If Not for Cats We’d Be Covered in Rats

This interesting article suggests that if every cat in the world suddenly died, humans would be in serious trouble – and not just because we’d miss their delightful viral videos.

By killing mice and rats in barns and grain storage areas, cats are vital for keeping those pests in check.

Rodents eat and contaminate grain stored for human consumption.  Without cats to control their population, rodents might significantly impact our usable supply of grains.  Furthermore, with a dramatic increase in the global rodent population, we would likely see a decline in the number of seabirds since rodents eat their eggs.  Species who prey upon rats would probably grow in numbers.  The effects would ripple across the globe.

But don’t worry.  I just checked Petfinder to see how many cats are available for adoption within 500 miles of me and there are 40, 028.  Global meltdown averted.

9 thoughts on “If Not for Cats We’d Be Covered in Rats

  1. A great argument for more municipal support of Trap- Neuter- Release of feral colonies instead of Trap- Kill!

  2. In fact, the BIG problem we would face is the Black Plague. Cats are responsible for keeping down the resurgence of this dread disease. Most people do not know that the reason millions of people died in Europe during the great plague was because most of the cats in Europe had been killed off thanks to the superstition that cats were creatures of the Devil. This superstition was fueled by the Roman Catholic Church of that time, and led to hundreds of thousands of cats being cruelly killed. However, Jehovah lets us reap the profits of our own foolishness, and when the Asian rat came off the boats and onto the docks of Europe, there were no cats there to kill them. We might want to think about this before we embark on another campaign to eradicate the cats who live out of doors and work so hard to save our lives everyday by killing off those animals that could potentially kill us.

  3. “cats are available for adoption within 500 miles of me and there are 40, 028.” — are there that many homes available in the 500 mile radius to adopt this many cats?

    Coyotes eat rats, mice, and cats too and they are coming into more subdivisions.

  4. I once saw Willis catch a mouse in less then 2 minutes. I didn’t even know a mouse had tried to move in until he jumped up, stalked into the kitchen and came out with the mouse. It was very impressive and I am glad to know that I never have to worry about rodent infestations.

  5. Here is a fun little companion story for this blog- http://baltimore.cbslocal.com/video/6659701-protecting-d-c-wildlife-could-mean-dumping-rats-in-md/
    You are right, though. I’m on a farm, and have always had people blessing me with free cats, usually w/o my knowledge. It was fine, they were welcome and well cared for (and, yes, fixed) as outdoor cats. The last few years, none have appeared, and most of my old ones had died off. I had 3 outdoors, and 3 indoor/outdoor cats (that I had actually chosen to adopt, rather than them adopting me!) I started having rats in the shed and the chicken coop, and then in the house. Then came the snakes. First I found them w/ increasing frequency in the yard and garden, including one copperhead, which is poisonous. Then I found a large blacksnake in the house. Enough!! I called the local inhumane society and asked if I could bring home some ferals. The director said “no,” but did put me in touch w/ the local TNR person. Before we could arrange for some kitties for me, though, my animal advocacy group became involved with a situation where community cats in a trailer park were being poisoned and abused. We ended up moving those cats to the farm. I haven’t seen a snake since, and I have only seen one rodent that was not in a cats mouth when I spotted it, and it was in a kitty mouth in pretty short order. Nothing personal against the rats, I know they are pretty neat animals, but they really do become problematic if the population is not controlled.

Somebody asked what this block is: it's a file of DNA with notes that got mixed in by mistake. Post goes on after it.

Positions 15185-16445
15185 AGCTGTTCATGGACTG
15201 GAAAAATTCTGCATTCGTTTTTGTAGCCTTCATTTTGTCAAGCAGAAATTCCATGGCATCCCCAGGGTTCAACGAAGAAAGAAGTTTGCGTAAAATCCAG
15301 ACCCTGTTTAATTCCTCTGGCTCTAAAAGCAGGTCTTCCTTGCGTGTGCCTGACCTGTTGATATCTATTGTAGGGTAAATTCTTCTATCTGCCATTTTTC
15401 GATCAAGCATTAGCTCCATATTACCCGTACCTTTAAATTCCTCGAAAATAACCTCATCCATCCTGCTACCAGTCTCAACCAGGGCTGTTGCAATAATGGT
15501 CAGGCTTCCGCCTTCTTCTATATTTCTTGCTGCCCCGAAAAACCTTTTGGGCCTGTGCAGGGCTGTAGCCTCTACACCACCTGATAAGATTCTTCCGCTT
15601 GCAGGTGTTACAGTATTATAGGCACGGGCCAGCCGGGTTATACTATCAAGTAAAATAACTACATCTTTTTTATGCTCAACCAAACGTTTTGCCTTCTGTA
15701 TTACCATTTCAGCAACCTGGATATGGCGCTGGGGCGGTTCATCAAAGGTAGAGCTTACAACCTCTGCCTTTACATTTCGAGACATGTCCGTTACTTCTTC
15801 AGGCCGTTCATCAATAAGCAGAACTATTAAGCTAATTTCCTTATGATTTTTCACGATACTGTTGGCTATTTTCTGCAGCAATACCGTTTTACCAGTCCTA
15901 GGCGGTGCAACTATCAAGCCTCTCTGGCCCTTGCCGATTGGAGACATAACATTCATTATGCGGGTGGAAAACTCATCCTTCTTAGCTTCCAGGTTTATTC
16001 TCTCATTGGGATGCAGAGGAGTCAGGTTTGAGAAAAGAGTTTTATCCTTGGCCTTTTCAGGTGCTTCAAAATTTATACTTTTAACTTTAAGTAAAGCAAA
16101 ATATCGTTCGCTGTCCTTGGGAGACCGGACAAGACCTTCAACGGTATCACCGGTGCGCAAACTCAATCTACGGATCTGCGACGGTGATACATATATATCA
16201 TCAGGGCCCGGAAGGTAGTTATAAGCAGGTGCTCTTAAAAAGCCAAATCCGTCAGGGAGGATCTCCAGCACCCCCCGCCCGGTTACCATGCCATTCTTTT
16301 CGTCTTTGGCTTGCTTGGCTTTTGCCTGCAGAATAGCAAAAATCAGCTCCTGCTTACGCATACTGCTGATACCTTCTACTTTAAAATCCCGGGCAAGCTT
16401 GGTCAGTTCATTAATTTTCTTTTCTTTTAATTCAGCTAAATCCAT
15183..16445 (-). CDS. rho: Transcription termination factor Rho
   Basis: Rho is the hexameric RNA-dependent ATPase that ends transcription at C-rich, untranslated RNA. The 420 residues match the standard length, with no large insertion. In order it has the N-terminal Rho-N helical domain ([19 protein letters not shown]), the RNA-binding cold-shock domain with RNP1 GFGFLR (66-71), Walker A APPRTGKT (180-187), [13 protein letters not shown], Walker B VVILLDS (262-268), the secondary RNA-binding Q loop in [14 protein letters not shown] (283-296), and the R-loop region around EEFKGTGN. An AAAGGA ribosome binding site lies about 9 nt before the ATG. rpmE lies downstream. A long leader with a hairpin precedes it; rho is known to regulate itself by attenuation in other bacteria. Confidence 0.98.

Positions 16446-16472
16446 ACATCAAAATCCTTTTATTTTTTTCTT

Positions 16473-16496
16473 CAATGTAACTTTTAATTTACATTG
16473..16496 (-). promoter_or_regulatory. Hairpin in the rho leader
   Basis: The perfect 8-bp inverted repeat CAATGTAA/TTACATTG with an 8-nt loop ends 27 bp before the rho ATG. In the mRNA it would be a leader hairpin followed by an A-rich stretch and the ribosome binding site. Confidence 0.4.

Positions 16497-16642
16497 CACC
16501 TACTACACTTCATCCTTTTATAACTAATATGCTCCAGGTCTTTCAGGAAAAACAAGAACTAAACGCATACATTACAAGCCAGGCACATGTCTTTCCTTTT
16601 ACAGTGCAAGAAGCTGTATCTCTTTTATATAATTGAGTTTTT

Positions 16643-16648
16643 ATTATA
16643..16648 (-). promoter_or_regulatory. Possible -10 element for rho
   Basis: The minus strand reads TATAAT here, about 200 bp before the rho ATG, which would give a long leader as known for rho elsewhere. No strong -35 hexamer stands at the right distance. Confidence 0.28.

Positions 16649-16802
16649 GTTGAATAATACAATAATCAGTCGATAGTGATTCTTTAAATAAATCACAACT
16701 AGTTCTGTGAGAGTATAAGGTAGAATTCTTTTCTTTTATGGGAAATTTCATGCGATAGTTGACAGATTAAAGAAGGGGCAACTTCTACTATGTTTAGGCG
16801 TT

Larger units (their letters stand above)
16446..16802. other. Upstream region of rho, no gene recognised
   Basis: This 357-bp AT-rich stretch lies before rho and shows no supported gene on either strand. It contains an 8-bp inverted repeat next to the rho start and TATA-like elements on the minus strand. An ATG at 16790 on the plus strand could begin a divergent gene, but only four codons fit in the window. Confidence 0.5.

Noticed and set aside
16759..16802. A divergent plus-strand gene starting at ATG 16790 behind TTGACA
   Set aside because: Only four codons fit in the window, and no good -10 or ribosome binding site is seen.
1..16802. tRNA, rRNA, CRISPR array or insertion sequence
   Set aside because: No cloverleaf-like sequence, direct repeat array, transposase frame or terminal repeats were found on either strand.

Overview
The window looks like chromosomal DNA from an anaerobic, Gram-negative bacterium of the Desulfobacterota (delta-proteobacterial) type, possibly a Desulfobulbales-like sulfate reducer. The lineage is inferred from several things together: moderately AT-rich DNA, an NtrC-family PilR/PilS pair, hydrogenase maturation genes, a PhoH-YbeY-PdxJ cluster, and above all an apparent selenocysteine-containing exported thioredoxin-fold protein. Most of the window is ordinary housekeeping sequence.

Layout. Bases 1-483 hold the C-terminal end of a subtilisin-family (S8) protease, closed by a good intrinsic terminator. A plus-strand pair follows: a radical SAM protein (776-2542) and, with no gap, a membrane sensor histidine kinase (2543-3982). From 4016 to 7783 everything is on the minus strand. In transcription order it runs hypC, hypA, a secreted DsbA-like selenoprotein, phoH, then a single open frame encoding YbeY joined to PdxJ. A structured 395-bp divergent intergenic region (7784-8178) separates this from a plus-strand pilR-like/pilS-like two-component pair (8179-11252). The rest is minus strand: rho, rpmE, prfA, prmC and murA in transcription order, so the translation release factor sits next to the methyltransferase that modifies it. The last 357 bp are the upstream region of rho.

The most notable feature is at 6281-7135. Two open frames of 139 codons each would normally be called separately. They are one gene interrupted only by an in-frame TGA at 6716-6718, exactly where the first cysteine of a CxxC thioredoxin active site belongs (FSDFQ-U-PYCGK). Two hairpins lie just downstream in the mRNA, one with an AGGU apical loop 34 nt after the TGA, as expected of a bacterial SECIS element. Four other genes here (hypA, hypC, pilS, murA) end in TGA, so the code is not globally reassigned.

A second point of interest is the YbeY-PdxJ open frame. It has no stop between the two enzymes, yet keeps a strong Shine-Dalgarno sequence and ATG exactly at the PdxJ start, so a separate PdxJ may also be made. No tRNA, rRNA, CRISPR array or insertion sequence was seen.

Oh, and BTW, we have been putting significant pressure on the local inhumane society to do better, and last Dec. I called and asked to adopt a cat that was on the stray list that I suspected was a feral, because he looked a little rough, like he had been living on his own. They worked pretty hard to talk me out of it. They said he was sick and feral and nasty. I insisted, and they did let me have him. (This is likely not policy, but because I am a troublemaker, and they wanted me to shut up and go away.) Although he certainly must have been trying to get by on his own, he is not feral, he is sweet as can be. He is handicapped, though, and very happy in the house, so he is a house cat now. Both of his back legs are deformed, so there is no way he could have lived outside on his own and thrived. I don’t even think the shelter staff realized he had a deformity, and it is significant. One leg is actually only half as long as it should be, and ends in a single pad, rather than a fully formed foot. Surely they would have thrown that in when they were telling me how “sick and feral and nasty” he was-? Who knows? I love him though, and the vet says he will be just fine.

  6. I have a Yorkie and its been said that Yorkies were bred for keeping rats and mice out of factories during the industrial revolution era. Granted they may not eat them, but ya know. My dog does tend to fixate a lot on rodents (well mainly rabbits) like that but she also does it with birds too so I guess its just a dog thing :)

    Anyway, rambling I know, I completely agree about keeping feral cats around so we dont get these dreaded diseases again and so on.

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